Bispecific CAR T-Cells Show Promise in Children, Young Adults with Relapsed B-Cell ALL

July 2020 Vol 11, No 7

A bispecific chimeric antigen receptor (CAR) T-cell product directed against CD19 and CD22 antigens induced a complete response (CR) in 5 of 12 (42%) evaluable children and young adults with relapsed/refractory acute lymphoblastic leukemia (ALL) or non-Hodgkin lymphoma.

In a phase 1 dose-escalation study, 8 of the 12 patients overall achieved an objective response, and 5 of 8 patients (63%) treated at dose level 2 or 3 achieved a CR. All 5 patients with a CR were negative for minimal residual disease (MRD), said Haneen Shalabi, DO, during a presentation at the virtual 2020 meeting of the American Association of Cancer Research. Cytokine release syndrome (CRS) was reversible, and neurotoxicity was limited.

Antigen escape is a major reason for relapse following CAR T-cell therapy, as tumors escape from therapy by losing the antigen that the T-cells are targeting. “Our hypothesis was that by simultaneously targeting of CD19 and CD22, we could diminish the risk of antigen loss,” said Dr Shalabi, assistant research physician, Pediatric Oncology Branch, National Cancer Institute, Bethesda, MD.

Of the 15 patients enrolled in the study, 13 have been treated: 4 at dose level 1 (3 × 105 transduced CAR Tcells), 4 at dose level 2 (1 × 106 CAR-T cells), and 5 at dose level 3 (3 × 106 CAR T-cells). All patients received lymphodepleting therapy with fludarabine and cyclophosphamide prior to CAR T-cell infusion. The study enrolled a heavily immunotherapy pretreated population, with 9 patients (69%) having received prior CD19-targeted CAR T-cell therapy and 5 (38.4%) having received prior CD22-targeted CAR T-cell therapy. Fifty-four percent had prior hematopoietic stem cell transplantation (HSCT). Median patient age was 19.6 years. Six patients (46.2%) had extramedullary disease.

The antileukemic effect of CD19/CD22 CAR T cells was dose dependent. Four of the 5 patients who had a CR and attained MRD negativity were naive to CAR T-cell therapy.

Two of 5 patients have relapsed with CD19+/CD22+ disease; 1 relapsed posttransplant at 265 days after infusion and 1 at 123 days. Both patients were antigen positive. Three patients remain in remission at a median of 7 months postinfusion; 1 has an ongoing CR at 7 months without interval therapy, and 1 has ongoing CR at 6 weeks postinfusion and is awaiting a second HSCT.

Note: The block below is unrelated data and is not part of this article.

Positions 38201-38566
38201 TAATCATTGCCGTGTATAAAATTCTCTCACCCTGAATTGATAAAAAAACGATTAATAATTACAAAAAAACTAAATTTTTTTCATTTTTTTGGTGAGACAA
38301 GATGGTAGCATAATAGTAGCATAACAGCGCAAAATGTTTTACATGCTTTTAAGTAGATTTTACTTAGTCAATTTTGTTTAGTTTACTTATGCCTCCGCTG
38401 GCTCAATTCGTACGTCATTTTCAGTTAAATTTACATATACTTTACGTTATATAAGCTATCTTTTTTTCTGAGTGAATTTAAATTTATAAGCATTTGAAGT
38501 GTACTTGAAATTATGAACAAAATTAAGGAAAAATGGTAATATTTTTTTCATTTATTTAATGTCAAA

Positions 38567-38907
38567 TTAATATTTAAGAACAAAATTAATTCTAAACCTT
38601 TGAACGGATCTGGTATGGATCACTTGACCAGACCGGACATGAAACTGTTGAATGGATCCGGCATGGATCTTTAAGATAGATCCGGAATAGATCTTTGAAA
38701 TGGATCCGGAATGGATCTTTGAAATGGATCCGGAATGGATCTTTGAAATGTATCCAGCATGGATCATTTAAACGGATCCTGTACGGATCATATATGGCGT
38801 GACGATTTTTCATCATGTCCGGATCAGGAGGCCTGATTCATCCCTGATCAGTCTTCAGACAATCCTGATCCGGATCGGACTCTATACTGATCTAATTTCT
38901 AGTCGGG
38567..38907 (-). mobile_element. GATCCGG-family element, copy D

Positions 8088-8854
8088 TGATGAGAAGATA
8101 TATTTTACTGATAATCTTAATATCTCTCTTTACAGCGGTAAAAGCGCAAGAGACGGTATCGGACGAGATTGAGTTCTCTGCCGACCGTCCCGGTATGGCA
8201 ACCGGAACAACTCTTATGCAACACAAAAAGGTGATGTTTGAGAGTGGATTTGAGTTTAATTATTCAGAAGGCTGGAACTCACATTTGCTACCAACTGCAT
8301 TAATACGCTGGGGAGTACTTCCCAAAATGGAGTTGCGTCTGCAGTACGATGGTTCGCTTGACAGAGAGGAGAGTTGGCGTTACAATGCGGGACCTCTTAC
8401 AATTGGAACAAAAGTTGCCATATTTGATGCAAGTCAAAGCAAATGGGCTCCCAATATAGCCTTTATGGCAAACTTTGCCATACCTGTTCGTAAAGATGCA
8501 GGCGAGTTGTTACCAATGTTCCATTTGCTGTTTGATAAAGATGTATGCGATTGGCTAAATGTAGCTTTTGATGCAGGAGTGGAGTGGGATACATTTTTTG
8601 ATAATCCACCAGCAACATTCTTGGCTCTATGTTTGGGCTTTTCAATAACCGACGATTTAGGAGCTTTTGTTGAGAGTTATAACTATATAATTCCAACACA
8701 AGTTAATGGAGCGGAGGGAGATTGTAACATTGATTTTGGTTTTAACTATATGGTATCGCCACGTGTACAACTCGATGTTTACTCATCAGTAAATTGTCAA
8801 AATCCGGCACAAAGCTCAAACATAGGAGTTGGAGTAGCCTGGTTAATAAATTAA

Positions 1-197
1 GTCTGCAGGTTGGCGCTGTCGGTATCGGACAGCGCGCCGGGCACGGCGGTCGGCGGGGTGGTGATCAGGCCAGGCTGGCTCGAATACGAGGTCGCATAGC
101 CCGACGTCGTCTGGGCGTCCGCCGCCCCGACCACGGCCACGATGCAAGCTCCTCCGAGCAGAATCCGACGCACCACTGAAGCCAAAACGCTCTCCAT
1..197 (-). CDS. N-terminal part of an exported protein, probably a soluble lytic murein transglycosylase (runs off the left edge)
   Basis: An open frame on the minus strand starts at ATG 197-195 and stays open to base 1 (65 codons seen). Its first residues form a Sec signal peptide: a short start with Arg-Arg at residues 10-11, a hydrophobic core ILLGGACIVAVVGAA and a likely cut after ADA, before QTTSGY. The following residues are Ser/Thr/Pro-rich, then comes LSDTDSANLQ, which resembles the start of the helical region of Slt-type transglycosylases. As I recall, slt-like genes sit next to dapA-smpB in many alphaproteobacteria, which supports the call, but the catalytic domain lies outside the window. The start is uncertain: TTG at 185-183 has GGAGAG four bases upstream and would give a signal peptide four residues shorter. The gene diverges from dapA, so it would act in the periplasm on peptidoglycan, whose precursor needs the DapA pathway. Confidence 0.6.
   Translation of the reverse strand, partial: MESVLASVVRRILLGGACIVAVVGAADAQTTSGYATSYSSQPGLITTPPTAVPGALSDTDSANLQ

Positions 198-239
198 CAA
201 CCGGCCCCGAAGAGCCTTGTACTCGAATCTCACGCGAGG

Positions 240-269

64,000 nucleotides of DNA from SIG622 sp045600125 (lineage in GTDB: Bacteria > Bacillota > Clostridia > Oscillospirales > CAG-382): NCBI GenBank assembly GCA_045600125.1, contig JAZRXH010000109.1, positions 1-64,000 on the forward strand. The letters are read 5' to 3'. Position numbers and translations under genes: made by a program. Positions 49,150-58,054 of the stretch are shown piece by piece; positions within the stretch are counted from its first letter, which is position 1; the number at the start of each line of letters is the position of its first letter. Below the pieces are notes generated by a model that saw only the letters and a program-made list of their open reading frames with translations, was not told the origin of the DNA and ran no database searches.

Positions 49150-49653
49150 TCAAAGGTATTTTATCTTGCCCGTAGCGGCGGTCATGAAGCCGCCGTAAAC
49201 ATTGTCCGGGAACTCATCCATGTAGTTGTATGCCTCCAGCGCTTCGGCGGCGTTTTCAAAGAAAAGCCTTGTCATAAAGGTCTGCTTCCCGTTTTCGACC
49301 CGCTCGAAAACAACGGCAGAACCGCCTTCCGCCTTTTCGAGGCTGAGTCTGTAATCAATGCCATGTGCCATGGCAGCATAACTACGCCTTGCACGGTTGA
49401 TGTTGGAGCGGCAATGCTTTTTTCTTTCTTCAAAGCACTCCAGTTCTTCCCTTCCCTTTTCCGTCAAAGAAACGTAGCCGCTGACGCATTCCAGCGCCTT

Six patients had multifocal extramedullary disease in addition to bone marrow disease. Three patients who had clearance of bone marrow disease had persistent extramedullary disease at day 28. “Discrepancies were seen in marrow response versus extramedullary disease,” said Dr Shalabi. “Discrepant results between marrow and extramedullary disease suggest potentially limited CAR T trafficking to site of extramedullary disease. Treatment at higher dose levels may be needed to overcome this limitation, and close monitoring and longer follow-up is needed.”

Toxicities were reversible in all patients. Six patients (46.1%) developed CRS, with 2 patients (15.4%) experiencing grade 3 CRS, both at dose level 2. One patient had neurotoxicity at dose level 3.

Limited CAR persistence likely contributed to antigen- positive relapses, said Dr Shalabi. “CAR-T-cell expansion was observed in all responders; however, persistence has been limited,” she said. In the peripheral blood, the median peak percentage of CAR T-cells was 7% (range: 0%-55%), and in the bone marrow at day 28, the median peak was 1.3% (range: 0%-22%). “In the peripheral blood, we can detect CAR T cells to a median of 45.6 days, with a range of 13 to 87 days.”

The investigators plan to explore an additional dose level (1 × 107 CAR T-cells) as well as intensification of lymphodepletion in patients with prior CAR treatment in an effort to overcome immune-mediated rejection.

The 63% CR rate at the 2 highest dose levels is “quite promising, especially considering that the therapy was very well tolerated with reversible CRS and neurotoxicity,” commented Yvonne Y. Chen, MD, associate professor, Department of Microbiology, Immunology, and Molecular Genetics at the University of California, Los Angeles.

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Last modified: July 9, 2020

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